You may very well have heard of Clifford Olson and Oliver O’Grady. Even if I had used the real name of “Mark” you probably wouldn’t have heard of him. He is a charismatic pastor who has led churches in Canada and Australia. He has a winsome smile and a great wit. He definitely knows how to charm people. But he doesn’t stay in churches for long and if you look into his background you will see why. Keep your eyes peeled. He may apply to work at your church next. And a snazzy suit, well worn leather Bible and winsome smile can cover a multitude of sins.
Some quick lessons
In each of these cases a psychopathic predator was enabled to exploit a Christian community. While there are many lessons that could be drawn from each case, we will close by drawing one from each.
Grace reconsidered. In the blog this week a couple people have commented that God can save a psychopath. Of course. And God can also make mountains fly. (Hey, if James Cameron can do it I’m sure God can as well.) But even so you should still be very skeptical about any particular claim of a mountain taking to the air. The same is true of the psychopath. The research shows that psychopaths do not change. In fact, the evidence shows that traditional methods of rehabilitation actually make psychopaths worse. In the hands of the psychopath they become effective tools for further manipulation. If God did transform a true psychopath it really would be a miracle. Yet many churches in their noble drive to be grace-ful institutions are liable to overlook long entrenched patterns of an individual like Clifford Olson as well as the ongoing symptoms of psychopathy based on slim evidence that they have been reformed. They do so at their peril.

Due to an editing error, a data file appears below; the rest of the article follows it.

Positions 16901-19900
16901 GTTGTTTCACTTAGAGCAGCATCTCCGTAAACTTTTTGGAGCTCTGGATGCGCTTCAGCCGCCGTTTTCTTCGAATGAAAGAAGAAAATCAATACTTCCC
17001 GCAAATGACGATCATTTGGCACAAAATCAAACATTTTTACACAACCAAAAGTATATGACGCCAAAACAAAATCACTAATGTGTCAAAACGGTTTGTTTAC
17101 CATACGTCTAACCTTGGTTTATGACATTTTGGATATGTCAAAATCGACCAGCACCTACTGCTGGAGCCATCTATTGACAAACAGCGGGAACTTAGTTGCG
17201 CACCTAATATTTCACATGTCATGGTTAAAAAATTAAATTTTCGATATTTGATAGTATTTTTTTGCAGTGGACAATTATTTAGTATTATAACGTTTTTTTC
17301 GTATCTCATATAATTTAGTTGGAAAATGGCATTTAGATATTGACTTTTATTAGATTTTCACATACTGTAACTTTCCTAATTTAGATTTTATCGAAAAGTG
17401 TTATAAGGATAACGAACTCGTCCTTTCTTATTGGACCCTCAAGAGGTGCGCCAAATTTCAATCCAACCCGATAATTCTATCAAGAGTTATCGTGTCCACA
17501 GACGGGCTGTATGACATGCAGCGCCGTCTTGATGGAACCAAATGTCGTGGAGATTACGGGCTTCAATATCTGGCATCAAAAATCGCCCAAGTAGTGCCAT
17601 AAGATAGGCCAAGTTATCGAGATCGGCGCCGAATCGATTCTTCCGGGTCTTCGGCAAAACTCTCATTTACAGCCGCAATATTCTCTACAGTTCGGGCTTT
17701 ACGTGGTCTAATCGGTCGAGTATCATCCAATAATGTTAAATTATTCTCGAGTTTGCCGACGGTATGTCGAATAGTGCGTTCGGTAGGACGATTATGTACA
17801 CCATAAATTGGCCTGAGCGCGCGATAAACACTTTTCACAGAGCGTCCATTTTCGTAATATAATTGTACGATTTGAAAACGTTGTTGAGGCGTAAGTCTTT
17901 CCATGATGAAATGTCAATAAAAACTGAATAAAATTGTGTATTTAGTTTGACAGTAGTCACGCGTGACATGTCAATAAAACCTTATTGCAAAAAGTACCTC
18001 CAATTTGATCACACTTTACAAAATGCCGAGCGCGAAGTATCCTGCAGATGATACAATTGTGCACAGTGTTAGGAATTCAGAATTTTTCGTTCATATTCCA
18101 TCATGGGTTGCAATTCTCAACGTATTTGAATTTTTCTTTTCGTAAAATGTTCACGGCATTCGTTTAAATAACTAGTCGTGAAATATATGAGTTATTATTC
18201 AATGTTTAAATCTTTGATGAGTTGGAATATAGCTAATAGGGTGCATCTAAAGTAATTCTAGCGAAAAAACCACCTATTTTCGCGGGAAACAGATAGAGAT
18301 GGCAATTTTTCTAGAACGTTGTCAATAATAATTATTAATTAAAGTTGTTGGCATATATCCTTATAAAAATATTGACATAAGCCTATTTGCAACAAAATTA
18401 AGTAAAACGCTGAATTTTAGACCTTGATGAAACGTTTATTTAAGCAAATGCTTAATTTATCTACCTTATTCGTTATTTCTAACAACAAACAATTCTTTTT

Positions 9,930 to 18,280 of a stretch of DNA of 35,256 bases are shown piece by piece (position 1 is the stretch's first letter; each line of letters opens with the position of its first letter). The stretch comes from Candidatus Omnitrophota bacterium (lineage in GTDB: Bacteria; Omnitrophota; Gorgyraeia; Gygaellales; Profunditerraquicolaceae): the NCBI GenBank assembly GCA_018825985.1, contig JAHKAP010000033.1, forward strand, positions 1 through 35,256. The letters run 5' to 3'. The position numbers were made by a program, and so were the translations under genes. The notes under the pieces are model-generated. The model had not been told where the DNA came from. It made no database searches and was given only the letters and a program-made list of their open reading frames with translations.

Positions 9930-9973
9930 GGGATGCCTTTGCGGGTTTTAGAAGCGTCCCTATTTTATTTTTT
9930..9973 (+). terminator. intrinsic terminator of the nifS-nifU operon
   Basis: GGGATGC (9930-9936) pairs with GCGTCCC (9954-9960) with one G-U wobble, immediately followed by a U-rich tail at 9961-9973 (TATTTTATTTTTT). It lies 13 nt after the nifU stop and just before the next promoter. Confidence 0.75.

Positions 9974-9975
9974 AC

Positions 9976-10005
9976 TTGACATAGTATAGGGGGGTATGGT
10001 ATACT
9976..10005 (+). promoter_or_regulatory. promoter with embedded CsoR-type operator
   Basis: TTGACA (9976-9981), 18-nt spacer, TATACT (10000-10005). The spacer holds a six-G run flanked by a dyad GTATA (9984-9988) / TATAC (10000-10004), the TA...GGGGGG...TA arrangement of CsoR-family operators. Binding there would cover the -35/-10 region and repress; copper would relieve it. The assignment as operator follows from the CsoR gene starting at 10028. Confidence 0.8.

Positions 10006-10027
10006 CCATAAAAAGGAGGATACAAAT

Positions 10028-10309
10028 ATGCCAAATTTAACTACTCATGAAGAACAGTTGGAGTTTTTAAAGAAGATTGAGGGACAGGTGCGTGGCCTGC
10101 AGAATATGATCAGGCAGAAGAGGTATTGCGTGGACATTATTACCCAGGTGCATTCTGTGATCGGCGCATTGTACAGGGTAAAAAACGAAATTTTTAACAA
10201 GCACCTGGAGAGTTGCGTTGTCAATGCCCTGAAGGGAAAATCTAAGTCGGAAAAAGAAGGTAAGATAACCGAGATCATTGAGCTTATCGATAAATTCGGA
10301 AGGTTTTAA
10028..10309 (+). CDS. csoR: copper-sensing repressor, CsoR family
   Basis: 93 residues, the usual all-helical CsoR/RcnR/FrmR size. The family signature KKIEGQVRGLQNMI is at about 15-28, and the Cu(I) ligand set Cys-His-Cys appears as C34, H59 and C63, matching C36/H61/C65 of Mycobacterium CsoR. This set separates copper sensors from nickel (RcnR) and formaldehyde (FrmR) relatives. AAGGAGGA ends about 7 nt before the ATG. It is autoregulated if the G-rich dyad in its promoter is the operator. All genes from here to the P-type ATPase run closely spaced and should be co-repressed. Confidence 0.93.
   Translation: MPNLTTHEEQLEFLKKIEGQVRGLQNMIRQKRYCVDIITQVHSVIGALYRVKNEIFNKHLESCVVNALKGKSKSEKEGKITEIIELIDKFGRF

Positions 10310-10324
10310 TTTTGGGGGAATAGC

Institution challenged. The weight of O’Grady’s crimes must be borne on the shoulders of a corrupt ecclesial institution. Even today the Catholic Church has not begun to confront the depth of systemic abuse concealed within. For decades and probably for centuries the church with its authoritarian structure and vast institutional framework has been a haven for psychopathic predators like O’Grady.
Charisma questioned. Countless opportunistic snakes like Mark have worked their way into small and vulnerable congregations. They work their wiles for a time and then move on, leaving a path of destruction in their wake. I have always thought it commonsense that a person engaged to a divorcee should at least have a conversation with the divorced spouse to get their side of the story. The same goes with churches. If you are considering a pastor who recently left another church under less than clear circumstances, call that church up and get their side of the story. Don’t be taken in by clever anecdotes and moving prayers.
A closing word
Jesus said “I am sending you out like sheep among wolves. Therefore be as shrewd as snakes and as innocent as doves.” (Matthew 10:16) Sometimes the wolves enter into the midst of the sheep. Thus, it is even more important for all Christians to be as shrewd as snakes. “The devil prowls around like a roaring lion looking for someone to devour” (1 Peter 5:8). But he doesn’t come with horns and cloven hooves. Sometimes he has a three piece suit, a winsome smile, and a moving story of grace and redemption.